Chee Yoh Chuang and Another (as Liquidators of Progen Engineering Pte Ltd (In Liquidation)) v Progen Holdings Ltd

CourtCourt of Appeal (Singapore)
JudgeChan Sek Keong CJ
Judgment Date31 August 2010
Neutral Citation[2010] SGCA 31
Citation[2010] SGCA 31
Defendant CounselPhilip Fong and Shazana Anuar (Harry Elias Partnership LLP)
Published date14 September 2010
Plaintiff CounselLee Eng Beng SC, Nigel Pereira and Jonathan Lee (Rajah & Tann LLP)
Hearing Date26 April 2010
Date31 August 2010
Docket NumberCivil Appeal No 165 of 2009
Subject MatterInsolvency Law,Avoidance of transactions,unfair preferences
V K Rajah JA (delivering the judgment of the court): Introduction

Progen Holdings Ltd (“the respondent”), a company listed on the Singapore Stock Exchange, is the sole shareholder and holding company of Progen Engineering Pte Ltd (“PEPL”). A winding-up application was filed against PEPL on 22 January 2007 by a creditor, Chua Aik Kia trading as Uni-Sanitary Electrical Construction (“Uni-Sanitary”). As a result, an order to wind up PEPL was made on 16 February 2007. Chee Yoh Chuang and Lim Lee Meng were then appointed as liquidators of PEPL (“the liquidators”).

On 6 November 2008, the liquidators made an application to court to order the respondent to repay substantial amounts of monies paid by PEPL to it. These monies were alleged to be unfair preferences under s 99(2) of the Bankruptcy Act (Cap 20, 2000 Rev Ed) (‘the Bankruptcy Act’) read with s 329(1) of the Companies Act (Cap 50, 2006 Rev Ed) (‘the Companies Act’). A High Court judge (“the Judge”) dismissed this application and the liquidators now appeal against this decision.

This appeal raises interesting issues about how the law ought to balance the rights of creditors with the company directors’ desire to keep a company afloat when the company has financial difficulties. Difficulties often arise when an insolvent company seeks to make payments to certain creditors at the expense of others. Ordinarily, commercially sensible transactions made with the objective of creating or extending a lifeline to a company suffering financial difficulty should not be questioned. A court ought not to be too astute in taking directors to task when they appear to have been attempting in good faith to facilitate the preservation or rehabilitation of a company, and where they had reasonable commercial grounds for believing that the transaction would benefit the company. With that said, we must caution that where it appears that related parties have benefitted from priority payments, the law would usually view these transactions with a good measure of scepticism. This is particularly so if the interests of unrelated creditors, with claims standing on the same footing, are left in the cold. In respect of these kinds of transactions, the burden of proof would be placed on the related party for it to show that there had been no undue preference. Having sketched these broad parameters bounding the law on undue preferences, we now set out the salient facts before analysing the Judge’s grounds and giving our decision.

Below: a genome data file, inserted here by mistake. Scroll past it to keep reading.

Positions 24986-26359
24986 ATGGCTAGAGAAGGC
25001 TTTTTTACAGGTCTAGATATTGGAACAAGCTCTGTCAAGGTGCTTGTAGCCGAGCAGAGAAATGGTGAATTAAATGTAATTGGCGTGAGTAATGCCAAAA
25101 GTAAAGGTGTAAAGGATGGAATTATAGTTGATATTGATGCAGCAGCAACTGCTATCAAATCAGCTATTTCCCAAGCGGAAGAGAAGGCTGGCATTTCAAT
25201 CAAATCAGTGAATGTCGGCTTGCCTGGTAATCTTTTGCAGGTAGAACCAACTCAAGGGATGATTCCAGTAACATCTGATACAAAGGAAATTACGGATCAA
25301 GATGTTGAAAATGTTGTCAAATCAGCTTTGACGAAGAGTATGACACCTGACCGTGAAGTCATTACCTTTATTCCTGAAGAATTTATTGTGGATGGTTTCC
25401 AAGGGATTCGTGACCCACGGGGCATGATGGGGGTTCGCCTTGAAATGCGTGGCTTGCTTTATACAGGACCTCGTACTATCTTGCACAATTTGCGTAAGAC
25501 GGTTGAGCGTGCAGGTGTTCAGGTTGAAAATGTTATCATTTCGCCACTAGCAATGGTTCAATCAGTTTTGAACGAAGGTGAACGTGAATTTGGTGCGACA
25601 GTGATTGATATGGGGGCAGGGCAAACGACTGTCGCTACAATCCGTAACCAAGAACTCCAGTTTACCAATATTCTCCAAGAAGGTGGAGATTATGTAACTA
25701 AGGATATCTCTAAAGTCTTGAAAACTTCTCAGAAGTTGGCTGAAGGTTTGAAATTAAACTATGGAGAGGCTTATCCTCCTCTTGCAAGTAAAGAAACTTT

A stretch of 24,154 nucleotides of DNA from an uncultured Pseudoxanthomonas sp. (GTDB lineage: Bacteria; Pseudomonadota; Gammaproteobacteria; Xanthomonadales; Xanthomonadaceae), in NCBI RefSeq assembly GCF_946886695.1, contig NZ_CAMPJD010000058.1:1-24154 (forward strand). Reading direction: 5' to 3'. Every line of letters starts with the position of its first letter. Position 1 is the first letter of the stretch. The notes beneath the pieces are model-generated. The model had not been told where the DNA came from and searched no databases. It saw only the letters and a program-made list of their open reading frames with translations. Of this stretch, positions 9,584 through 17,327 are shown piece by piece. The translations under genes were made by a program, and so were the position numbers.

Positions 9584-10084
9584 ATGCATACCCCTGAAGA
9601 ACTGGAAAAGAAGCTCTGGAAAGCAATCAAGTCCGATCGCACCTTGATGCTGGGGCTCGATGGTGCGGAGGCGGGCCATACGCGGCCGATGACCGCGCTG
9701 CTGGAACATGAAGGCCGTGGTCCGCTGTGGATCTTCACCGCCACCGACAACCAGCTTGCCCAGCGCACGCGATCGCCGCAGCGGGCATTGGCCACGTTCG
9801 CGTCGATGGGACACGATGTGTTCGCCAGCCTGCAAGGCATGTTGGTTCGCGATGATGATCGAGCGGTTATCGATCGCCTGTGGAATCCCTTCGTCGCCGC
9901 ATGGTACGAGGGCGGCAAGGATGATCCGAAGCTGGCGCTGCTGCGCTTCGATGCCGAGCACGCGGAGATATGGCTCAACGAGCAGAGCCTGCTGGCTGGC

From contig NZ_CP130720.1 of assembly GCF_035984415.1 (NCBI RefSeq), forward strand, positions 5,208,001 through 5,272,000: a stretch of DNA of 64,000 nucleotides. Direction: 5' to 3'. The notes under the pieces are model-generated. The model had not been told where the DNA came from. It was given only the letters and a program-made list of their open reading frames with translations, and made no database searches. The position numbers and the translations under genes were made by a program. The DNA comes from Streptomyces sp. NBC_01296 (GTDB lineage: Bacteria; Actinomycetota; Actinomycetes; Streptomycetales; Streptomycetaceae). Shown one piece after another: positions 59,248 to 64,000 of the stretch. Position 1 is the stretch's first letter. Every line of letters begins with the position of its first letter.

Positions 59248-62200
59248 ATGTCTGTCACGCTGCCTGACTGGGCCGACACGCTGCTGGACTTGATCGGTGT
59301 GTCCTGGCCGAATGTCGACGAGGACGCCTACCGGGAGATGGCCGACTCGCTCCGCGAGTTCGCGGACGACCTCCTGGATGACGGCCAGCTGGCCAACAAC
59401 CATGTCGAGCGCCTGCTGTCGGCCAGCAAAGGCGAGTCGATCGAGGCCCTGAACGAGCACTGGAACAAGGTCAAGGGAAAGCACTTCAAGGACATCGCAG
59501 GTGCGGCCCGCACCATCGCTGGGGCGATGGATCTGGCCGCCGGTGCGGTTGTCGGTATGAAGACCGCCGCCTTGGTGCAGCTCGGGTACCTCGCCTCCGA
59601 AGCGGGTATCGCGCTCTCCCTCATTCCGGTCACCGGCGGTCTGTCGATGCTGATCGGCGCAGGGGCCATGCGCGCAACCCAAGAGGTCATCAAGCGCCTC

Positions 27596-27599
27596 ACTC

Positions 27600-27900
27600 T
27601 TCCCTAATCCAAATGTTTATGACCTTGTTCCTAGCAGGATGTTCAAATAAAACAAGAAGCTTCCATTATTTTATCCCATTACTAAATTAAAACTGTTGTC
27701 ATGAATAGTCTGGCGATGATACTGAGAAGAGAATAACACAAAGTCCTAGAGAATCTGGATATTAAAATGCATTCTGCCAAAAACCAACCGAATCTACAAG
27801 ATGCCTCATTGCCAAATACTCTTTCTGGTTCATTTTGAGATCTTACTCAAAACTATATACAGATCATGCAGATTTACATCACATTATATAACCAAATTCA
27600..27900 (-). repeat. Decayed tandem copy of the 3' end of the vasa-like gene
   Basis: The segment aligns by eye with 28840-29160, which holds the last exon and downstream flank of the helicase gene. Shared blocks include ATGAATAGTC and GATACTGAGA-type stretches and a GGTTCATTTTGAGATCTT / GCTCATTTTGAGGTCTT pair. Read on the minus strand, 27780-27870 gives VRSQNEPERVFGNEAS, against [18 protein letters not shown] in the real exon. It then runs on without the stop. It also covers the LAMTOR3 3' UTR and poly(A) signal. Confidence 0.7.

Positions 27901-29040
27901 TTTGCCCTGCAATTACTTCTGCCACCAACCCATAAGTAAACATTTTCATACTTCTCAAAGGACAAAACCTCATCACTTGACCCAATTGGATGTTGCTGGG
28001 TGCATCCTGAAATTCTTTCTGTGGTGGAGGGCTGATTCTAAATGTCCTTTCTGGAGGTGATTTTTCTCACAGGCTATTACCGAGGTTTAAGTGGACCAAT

Factual Background

The Progen Group (“the Group”) comprises the respondent and a stable of ten subsidiaries, including PEPL and Progen Pte Ltd (“PPL”). The Group is in the business of supplying, installing, trading, maintaining and servicing air-conditioning and ventilation systems. Mr Lee Ee @ Lee Eng (“Lee Ee”) is the chairman and founder of the Group1, and is the managing director of the respondent. In addition, Lee Ee and his wife, Koh Moi Huang, (“Koh”) together owned the largest block of shares in the respondent2 amounting to 29.24% of the issued shares during the material period3. Lee Ee and Koh4 were, it ought to be noted, directors of PEPL at the material time. It also bears mention that there were three common directors of PEPL and the respondent at the relevant time, namely, Lee Ee, Tan Eng Liang and Ch’ng Jit Koon. Undoubtedly, Lee Ee is the key figure in the Group. Besides his family’s substantial shareholdings in the respondent, it is noteworthy that he was the only director of either company to affirm affidavits in these proceedings and in an earlier application for court sanction for the capital reduction of the respondent see below at [16].

In all, after the liquidators completed their investigations into PEPL’s affairs, it was alleged that ten transactions between PEPL and the respondent were unfair preferences. These transactions can be summarised (in chronological order) as follows:

Date Amount(S$) Type of Transaction
1st Transaction 31.01.2005 92,994.50 Salaries, etc
2nd Transaction 21.02.2005 50,000.00 Purchases of iron ore
3rd Transaction 04.02.2005 10,987,960.85 Capital distribution and Special Dividend to Respondent’s shareholders
4th Transaction 28.02.2005 57,837.00 Salaries, etc
5th Transaction 04.03.2005 55,000.00 Purchases of iron ore
6th Transaction 31.03.2005 48,956.75 Salaries, etc
7th Transaction 30.04.2005 48,607.00 Salaries, etc
8th Transaction 31.05.2005 48,617.62 Salaries, etc
9th Transaction 30.06.2005 50,131.29 Salaries, etc
10th Transaction 30.06.2005 7,538,243.15 Set-off
Total amount transacted - 18,978,348.16 -